World War I

Despite some attempts to find breakthroughs, the frontline of war remains fixed, at a great human cost. In the trenches, soldiers who survived the fighting are forced to live in harsh conditions. Mud, vermin, rats and the smell of decaying corpses put their nerves to the test. In the spring, the French side begins mutinies that would be suppressed. Germany also tires of the stalemate. The country is now focused on the war on the economic front and sends its submarines to the Atlantic to sink all kinds of ships, even commercial ones, heading to the United Kingdom. Exhausted by war, Russia suffers more than 1.7 million military casualties. Morale is at its lowest point on the frontlines and among the public. Then takes place a short revolution that brings down the regime of the Tsars. At the same time, the United States of America finds itself becoming a victim of the commercial blockade in the Atlantic. They decide to go to war alongside the Allies. In Russia, a second revolution allows the Bolsheviks to come to power, who immediately sign a ceasefire with the Central Empires. With the Russian front under control, Germany concentrates its troops on the west. The country succeeds in a breakthrough in the trenches and approaches Paris, which it bombards. But the German army moves too fast to the south. The French army counterattacks and disintegrates German defences. In a panic, German soldiers retreat to the north. From this moment, the Allies lead on all fronts. In Germany, mutinies and a revolutionary wave forced the emperor to abdicate and allow the signing of the Armistice, marking the end of the “Great War” that kills more than 18 million people.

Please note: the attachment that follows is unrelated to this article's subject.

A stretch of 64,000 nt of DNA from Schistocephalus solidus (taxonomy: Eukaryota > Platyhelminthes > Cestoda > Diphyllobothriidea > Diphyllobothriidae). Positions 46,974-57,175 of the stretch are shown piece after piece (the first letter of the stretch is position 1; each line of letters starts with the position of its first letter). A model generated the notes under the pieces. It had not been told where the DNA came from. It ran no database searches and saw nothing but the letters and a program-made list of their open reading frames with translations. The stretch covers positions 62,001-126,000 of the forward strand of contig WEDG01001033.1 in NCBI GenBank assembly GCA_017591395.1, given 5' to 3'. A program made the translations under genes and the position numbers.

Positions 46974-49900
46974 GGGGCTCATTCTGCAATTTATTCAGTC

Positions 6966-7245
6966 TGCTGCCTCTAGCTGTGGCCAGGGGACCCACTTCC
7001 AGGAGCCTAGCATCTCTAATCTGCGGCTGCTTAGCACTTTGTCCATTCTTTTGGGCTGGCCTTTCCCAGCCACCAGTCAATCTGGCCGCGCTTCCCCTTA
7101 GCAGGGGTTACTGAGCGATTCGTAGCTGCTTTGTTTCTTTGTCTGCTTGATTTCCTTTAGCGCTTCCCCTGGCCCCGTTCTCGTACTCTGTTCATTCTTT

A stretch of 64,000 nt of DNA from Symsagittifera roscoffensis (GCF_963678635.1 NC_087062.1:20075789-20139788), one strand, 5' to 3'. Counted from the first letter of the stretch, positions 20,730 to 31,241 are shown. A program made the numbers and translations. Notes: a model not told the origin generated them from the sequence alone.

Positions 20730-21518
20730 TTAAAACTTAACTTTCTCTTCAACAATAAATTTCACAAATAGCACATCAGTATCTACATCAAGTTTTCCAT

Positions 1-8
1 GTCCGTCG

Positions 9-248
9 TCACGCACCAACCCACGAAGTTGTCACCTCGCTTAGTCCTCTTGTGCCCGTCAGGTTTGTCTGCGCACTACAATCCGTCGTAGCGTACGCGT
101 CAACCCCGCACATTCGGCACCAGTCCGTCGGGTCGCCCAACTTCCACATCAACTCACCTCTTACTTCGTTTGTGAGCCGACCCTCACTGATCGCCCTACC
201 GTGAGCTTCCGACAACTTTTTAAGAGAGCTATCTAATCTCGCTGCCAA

World War I

On June 28, 1919, a peace treaty is signed at Versailles. German representatives are not invited and the country is forced to accept all demands of the victors. Germany and its allies are held solely responsible for war damages and must pay heavy compensation. Austria-Hungary and the Ottoman empires are dismantled, making way for new countries or colonies. Germany, meanwhile, finds itself humiliated and indebted. Its army is disbanded and colonies are shared among the Allies. The country cedes roughly 15 per cent of its territory to France, Belgium, Denmark and Poland, which is recreated. The only consolation is Germany remains largely intact due to no fighting on its territory, and its industry is still standing. The humiliation imposed upon Germany already leaves it with a desire for revenge.